Smoke acts on growing plants in several ways, and the effects of smoke will vary depending on what else is happening in your area. Temperature, latitude (day length), humidity, and soil makeup will all change the effects of smoke to some extent. Some effects you can change, and some require you to change your expectations. Here is what we learned last year as we coped with the nearby August Complex fire--the largest in California history at that time.
This is a new area for most of the gardening community, and there are few guidelines out there. However, I will share my experience and observations along with what local farmers observed during past fire years.
Plants that have to ripen fruit did the worst. Tomatoes, peppers, and eggplant had delayed ripening. Plants with soft leaves, especially leaves you eat, were affected. Lettuce, for example. Squash, with its big soft leaves and need to set fruit, were adversely affected also.
Beans did better than other fruit-producing plants, possibly because I grow mostly beans that come from marginal environments and are adapted to hot, alkaline soils. Pellegrini romano did well. Rattlesnake, with it's tolerance for marginal conditions, did well. Round Valley (Covelo) beans, Nodak Pinto, Carol Deppe's resilient beans, Borlotto, and Yessica's Inca Beans all did well. Bush green beans were more affected. Dragon tongue did best, but was less juicy than usual. Provider and the Bush Mix bore poorly and were tough. The purple beans in the mix did better than the green or yellow ones.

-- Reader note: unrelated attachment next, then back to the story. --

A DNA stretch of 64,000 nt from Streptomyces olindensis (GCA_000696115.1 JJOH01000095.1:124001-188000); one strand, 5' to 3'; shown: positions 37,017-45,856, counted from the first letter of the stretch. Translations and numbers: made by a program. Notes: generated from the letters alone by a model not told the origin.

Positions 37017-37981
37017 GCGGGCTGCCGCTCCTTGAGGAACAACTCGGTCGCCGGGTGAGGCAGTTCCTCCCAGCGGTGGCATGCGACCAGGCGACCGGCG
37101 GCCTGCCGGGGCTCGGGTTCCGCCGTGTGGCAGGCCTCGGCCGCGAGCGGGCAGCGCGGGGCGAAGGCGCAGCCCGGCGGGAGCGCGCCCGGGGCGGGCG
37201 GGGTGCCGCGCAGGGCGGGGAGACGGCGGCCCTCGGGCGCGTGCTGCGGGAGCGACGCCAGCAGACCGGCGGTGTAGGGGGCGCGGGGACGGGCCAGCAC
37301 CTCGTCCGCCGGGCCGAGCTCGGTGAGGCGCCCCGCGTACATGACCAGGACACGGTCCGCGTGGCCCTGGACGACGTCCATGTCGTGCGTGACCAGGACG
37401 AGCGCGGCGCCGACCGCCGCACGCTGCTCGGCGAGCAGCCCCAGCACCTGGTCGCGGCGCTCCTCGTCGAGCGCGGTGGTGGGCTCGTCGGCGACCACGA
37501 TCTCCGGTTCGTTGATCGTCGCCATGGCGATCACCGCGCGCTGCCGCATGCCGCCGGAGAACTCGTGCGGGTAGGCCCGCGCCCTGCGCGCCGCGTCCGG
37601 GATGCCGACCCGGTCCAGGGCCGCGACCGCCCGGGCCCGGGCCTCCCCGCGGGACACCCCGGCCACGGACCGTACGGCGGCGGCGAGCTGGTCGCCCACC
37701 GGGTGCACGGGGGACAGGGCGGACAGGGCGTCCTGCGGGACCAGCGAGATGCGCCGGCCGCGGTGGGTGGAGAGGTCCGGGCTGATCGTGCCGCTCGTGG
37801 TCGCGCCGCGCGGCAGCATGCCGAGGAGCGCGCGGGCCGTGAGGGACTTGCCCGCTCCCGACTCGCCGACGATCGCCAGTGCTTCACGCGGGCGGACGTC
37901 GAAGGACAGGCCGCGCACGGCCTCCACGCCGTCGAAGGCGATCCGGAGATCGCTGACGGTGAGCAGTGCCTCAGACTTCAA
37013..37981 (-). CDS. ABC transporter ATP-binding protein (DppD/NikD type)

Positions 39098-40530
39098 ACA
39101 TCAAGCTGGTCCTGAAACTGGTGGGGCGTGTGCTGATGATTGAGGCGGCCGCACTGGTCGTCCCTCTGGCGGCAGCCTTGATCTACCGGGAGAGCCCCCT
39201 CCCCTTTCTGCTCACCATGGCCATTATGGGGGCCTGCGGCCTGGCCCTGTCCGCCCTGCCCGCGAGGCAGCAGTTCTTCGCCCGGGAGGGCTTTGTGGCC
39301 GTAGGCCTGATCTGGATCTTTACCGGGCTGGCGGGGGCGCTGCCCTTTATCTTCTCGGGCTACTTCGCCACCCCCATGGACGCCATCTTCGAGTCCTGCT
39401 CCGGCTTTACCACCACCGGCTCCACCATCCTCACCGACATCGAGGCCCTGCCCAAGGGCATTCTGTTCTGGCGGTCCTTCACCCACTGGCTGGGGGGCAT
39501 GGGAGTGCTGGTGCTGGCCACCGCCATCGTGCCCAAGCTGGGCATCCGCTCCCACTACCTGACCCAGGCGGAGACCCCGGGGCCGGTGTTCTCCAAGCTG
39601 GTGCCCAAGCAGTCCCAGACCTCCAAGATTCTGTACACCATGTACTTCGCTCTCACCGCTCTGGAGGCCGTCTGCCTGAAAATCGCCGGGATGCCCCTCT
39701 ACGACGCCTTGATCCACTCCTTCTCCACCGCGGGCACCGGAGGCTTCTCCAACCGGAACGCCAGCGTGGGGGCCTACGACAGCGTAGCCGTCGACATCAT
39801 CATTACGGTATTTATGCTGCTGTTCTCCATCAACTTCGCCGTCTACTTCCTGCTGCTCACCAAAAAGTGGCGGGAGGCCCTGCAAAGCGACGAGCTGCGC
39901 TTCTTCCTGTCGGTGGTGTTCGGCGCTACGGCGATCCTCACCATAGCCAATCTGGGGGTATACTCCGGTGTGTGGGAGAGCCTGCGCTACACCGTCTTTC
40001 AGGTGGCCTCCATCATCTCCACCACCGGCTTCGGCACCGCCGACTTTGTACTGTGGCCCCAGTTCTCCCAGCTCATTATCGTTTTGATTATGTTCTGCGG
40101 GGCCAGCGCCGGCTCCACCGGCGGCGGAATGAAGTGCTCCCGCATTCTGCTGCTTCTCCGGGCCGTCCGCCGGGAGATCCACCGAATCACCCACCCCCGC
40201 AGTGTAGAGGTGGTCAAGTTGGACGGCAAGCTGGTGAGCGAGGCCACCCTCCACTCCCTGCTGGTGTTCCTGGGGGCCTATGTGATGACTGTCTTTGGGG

Corn was delayed by falling temperatures and reduced light, but Carol Deppe's dry corns matured dry ears in spite of late planting and smoke. The longer ripening period made corn more susceptible to insect damage, but it did all right otherwise.
Sunflowers did well. Brassicas did well; the alkaline ash and reduced temperatures suited them down to the ground. I usually surround my cabbages with ash to deter slugs, anyway. And their waxy leaves resisted smoke damage. Those stalwarts, chard, arugula, and turnips did fine, as they always seem to. Endive also did well, probably because the leaves are more sturdy than lettuce.
I welcome comments from others. As we proceed into new territory, our shared observations are the only guide we're going to have for awhile.